The celebration will include live music, a drumming circle, belly dancers, a fashion show by local designer Brooke Priddy, poetry readings, and vendors offering women-made wares and services.
Admission is $6 at the door. A “divinely gourmet” lunch will be available at noon. The event is open to women, men and children.
For more information, call 250-9375 or 628-3321, or visit www.unitync.net.
— Lisa Watters
Calling all exceptional women
Yes, girlfriends, we’ve come a long way — and it’s often thanks to the contributions individual women have made to help pave the road for the rest of us. If you know one of these women — someone who has done something of value for the advancement or development of women and girls, specifically in Western North Carolina — why not nominate them for the Women to Match Our Mountains awards?
Honorees and nominees will be recognized at the 18th annual Women to Match Our Mountains Conference and Equality Celebration on Wednesday, Aug. 25, 1-8 p.m. at UNCA’s Reuter Center. This annual event commemorates the 1920 passage of the 19th amendment to the Constitution that gave women the right to vote.
Nominees must be women who live within the mountain counties of North Carolina; self-nominations will not be accepted. In addition, the nominee’s relevant project, program or action must have directly affected women and girls in a lasting way.
The deadline for nominations is Tuesday, Aug. 10; there is a $10 nomination fee.
For more information or a nomination application, visit www.westerncarolinawomenscoalition.org or call Vera Guise at 293-1013 or Sandra Abromitis at 686-8281. Nomination applications are also available at county and city government offices.
— Lisa Watters
On the financial rebound
Ever get the feeling that your finances are out of control? If so, you’re not alone.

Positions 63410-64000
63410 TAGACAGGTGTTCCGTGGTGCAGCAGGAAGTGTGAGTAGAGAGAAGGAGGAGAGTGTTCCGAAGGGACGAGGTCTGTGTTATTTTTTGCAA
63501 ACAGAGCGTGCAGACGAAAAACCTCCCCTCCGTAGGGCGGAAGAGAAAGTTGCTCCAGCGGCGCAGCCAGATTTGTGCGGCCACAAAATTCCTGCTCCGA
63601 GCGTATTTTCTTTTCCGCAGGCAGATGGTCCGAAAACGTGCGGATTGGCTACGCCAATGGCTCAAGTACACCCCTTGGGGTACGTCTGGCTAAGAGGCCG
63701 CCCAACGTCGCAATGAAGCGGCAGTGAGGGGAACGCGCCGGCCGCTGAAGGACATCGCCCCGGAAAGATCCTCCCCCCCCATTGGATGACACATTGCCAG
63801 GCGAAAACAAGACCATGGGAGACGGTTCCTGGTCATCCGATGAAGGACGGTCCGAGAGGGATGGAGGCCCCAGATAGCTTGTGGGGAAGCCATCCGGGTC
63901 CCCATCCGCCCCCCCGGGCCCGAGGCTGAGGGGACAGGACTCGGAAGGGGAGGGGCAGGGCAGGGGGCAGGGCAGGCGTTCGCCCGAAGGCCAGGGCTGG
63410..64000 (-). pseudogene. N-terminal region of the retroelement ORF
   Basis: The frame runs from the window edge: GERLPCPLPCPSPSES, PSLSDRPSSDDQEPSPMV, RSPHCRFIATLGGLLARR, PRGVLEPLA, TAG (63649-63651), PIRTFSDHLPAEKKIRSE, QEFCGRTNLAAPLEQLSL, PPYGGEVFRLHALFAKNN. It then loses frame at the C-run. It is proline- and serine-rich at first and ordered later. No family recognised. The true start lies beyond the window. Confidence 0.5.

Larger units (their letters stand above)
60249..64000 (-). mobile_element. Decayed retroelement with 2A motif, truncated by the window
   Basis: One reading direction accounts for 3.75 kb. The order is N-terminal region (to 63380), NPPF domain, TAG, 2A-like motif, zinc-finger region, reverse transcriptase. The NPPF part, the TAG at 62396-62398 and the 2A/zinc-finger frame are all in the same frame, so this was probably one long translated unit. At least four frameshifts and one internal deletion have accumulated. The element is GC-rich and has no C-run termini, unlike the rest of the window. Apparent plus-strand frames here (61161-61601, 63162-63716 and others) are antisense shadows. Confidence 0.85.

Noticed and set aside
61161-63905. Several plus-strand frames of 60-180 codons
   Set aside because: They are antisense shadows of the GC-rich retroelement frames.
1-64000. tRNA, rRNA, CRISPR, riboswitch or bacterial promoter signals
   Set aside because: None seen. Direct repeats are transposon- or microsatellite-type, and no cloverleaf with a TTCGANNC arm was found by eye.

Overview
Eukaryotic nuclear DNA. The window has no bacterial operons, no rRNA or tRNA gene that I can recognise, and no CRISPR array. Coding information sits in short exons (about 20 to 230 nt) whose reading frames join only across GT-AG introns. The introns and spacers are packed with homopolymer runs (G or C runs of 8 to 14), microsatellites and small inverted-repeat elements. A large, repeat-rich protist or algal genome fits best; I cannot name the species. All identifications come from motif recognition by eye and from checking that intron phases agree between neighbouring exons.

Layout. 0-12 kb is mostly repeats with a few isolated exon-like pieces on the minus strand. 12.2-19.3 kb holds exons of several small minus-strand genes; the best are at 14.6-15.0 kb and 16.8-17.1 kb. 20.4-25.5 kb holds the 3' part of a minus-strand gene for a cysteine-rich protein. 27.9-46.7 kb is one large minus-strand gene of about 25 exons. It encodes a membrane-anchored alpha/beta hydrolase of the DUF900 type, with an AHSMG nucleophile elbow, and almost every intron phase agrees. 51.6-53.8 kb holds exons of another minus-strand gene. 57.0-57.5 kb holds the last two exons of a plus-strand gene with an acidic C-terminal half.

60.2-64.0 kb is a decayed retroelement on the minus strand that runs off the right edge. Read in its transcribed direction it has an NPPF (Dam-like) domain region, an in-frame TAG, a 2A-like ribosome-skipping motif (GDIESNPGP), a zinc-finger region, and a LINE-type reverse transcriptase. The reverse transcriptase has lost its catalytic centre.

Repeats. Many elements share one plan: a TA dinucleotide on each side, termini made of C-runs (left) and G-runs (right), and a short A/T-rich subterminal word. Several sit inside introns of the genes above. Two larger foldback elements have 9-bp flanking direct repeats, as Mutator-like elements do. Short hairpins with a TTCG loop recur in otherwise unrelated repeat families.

“At 30 and 32, I was on the clueless side of finances,” says West Asheville resident Diane Elizabeth Scott, the recipient of this year’s Financial Literacy Client of the Year Award. “Financial literacy” means a basic understanding of savings and credit; the Consumer Credit Counseling Service presented the award at a luncheon on May 21.
“I’m so low-key; I try to flow under the radar. I felt like a girl on prom night,” Scott revealed when she learned about the award. She began consulting CCCS to help her get a handle on her personal finances. Scott’s husband wasn’t consistently employed, and she had kids to look after. After her husband left, Scott would have been homeless had it not been for Sojourner House, a shelter for homeless women and children.
While she was staying there, Scott started taking CCCS’s money-management workshops. From such programs as “If We Didn’t Have to Eat, We’d Be Rich,” Scott says she learned common-sense ideas for saving money on food and came out of the class with a new shopping motto: “Dented cans are OK. Rusted cans are not!”
With assistance from Interlace, a nonprofit that works with survivors of domestic violence, Scott got a job at Popeye’s. But the store closed with only 10 days notice, leaving her unemployed. “Thank goodness for CCCS,” says Scott. “I wouldn’t have known how to budget; I would have been a mess.”
Thanks to what she’d learned from CCCS, however, she made it two months without any income. Scott has now found stable employment as a room attendant at the Inn On Biltmore Estate, and she’s several months ahead on her car payments (which she says she never thought would happen).
Other awards given out during CCCS’s 2004 Financial Literacy Luncheon recognized First Citizen’s Bank, Cherokee Elementary School, the Mountain Microenterprise Fund, Starks Financial Group, and the N.C. Coalition for Responsible Learning.
For more information about the Consumer Credit Counseling Service, call 255-5166 or (800) 737-5485.
— Jason Lauritzen